By Jim Boyce | Red Rose will reopen soon just north of Workers Stadium but the name is about the only thing left. The roast mutton, belly dancers and lively bands of this former Xinjiang restaurant have been traded for Western comfort food, craft beer and a bar / lounge vibe. Goodbye snakes—who’s had the pleasure of dancing on stage with one of those?—and hello steaks—with wagyu from Australia leading the way at a place several friends told me should be described as a “gastropub”. Okay then.
I arrived late for a taste test last night and missed some dishes from a menu that includes pub grub items like nachos, poutine and mac ‘n’ cheese. But I did try some homemade pastrami that suggests it might well become the go-to sandwich.
Of items tried, a top one was the mac ‘n’ cheese, a rich creamy mix of three cheeses (rmb68). Rose’s Chop Chop salad (rmb48 / rmb72) had more than a dozen items, including kale, cranberries, cauliflower, cheddar and crispy wonton, and loads of flavor and texture. And, as a Canadian, I can say nothing bad about deep-fried cheese curds.
Our group went nuts for the bone-in rib eye, with mashed potatoes, grilled asparagus, sweet corn, and three condiments. This slab was cut table-side to reveal delectable slices from nearly rare to medium, with the latter most flavorful (around rmb1,100).
Then there were the drinks. The Old Fashioned comes in a smoke-filled flask and is poured into an ice ball-filled glass, with aromas wafting. Fun. Rich. One was enough.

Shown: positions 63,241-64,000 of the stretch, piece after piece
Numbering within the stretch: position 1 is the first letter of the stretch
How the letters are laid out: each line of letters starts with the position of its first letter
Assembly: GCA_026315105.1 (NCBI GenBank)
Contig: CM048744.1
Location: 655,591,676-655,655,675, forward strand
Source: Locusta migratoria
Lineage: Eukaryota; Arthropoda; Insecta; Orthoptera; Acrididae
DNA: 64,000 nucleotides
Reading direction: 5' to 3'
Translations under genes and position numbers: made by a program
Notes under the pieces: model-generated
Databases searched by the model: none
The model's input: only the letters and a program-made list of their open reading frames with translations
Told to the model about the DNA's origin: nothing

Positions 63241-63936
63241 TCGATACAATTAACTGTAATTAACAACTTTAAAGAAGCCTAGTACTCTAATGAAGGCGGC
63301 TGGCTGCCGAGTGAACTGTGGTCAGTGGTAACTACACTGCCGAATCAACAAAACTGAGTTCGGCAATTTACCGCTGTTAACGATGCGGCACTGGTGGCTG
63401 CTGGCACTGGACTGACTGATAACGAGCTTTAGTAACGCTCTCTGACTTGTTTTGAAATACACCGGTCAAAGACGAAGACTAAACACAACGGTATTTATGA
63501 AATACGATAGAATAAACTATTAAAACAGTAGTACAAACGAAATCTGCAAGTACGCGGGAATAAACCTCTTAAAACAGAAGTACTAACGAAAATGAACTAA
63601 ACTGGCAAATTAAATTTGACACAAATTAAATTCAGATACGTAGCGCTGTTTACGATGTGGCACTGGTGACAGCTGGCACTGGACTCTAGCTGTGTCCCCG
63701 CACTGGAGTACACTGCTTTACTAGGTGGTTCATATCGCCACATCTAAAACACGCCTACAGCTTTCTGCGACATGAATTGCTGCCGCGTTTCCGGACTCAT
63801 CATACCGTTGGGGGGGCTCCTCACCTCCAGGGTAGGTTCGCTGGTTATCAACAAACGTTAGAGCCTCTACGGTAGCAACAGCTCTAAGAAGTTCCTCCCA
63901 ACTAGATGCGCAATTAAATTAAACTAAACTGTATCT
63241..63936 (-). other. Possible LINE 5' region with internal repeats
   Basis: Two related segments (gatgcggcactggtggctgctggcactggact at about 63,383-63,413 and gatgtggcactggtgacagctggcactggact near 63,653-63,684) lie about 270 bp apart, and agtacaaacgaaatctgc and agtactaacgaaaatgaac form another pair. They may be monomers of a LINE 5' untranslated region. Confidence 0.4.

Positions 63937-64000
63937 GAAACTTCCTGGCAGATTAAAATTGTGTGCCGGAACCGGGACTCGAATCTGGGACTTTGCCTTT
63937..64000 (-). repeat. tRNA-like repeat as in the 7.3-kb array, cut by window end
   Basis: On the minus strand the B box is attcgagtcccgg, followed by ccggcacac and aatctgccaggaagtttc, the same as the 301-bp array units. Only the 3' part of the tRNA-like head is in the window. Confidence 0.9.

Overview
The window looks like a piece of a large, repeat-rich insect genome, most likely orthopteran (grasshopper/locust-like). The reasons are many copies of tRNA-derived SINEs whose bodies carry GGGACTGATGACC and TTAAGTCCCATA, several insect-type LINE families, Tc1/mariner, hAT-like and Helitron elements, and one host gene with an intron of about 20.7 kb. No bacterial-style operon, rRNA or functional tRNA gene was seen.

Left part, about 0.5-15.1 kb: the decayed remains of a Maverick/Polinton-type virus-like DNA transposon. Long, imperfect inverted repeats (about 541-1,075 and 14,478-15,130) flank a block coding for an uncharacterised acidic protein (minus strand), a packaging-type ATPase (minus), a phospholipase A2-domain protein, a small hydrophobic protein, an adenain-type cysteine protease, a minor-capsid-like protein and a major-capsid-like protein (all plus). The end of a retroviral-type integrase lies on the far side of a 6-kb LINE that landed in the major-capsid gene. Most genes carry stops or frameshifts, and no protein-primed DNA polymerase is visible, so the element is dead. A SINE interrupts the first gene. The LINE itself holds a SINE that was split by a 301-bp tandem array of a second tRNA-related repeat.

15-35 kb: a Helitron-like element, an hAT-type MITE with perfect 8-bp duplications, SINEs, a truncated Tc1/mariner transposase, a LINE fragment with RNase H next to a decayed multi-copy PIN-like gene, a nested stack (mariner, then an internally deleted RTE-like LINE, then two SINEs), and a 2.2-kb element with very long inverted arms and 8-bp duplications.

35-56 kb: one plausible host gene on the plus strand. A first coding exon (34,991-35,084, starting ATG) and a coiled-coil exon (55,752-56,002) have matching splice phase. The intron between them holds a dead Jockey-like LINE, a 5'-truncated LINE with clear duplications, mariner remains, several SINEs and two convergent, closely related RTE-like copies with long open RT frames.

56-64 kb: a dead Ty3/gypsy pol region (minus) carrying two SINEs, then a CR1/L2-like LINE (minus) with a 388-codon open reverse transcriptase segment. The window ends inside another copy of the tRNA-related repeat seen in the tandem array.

The martini was fine, the Manhattan dry, and many cocktails are garnished with a flower sprig that ups the aromatic intensity. Frankly, I really liked the unplanned house shots we tried at the end, with rum, port and bitters.
I’m not sure of drink prices or the wine list. As for beer, that is a month to six weeks away. The plan is a pilsener, lager, pale ale, IPA and stout, made by a German brew master.
I was told Red Rose will ultimately seat 150 and aims to soft-open in a few weeks. While the food game looks good, the decor and theme seem a work in progress. The dining area seating is comfy while that at the bar is not. The bar itself is smack center and topped with bright light boxes. And the far wall has a sober mural tribute to workers. Meanwhile, Alfie, the lovable pug of the owner, a first-time restaurateur, is also part of theme.
It feels a bit disjointed but two weeks can be an eternity in the bar scene. Adding the brewing equipment should fill things out; finding a clever use for the light boxes could be a big plus; weaving things tighter will raise the odds of everything coming up roses.
If you were a fan of the former Red Rose, this place will come as a shock. (The days when people flocked to places like Red Rose and Afanti feels like another China, no?) But once everything is up and running, many of those who follow the Beijing craft beer and comfort food scenes will want to give it a try.
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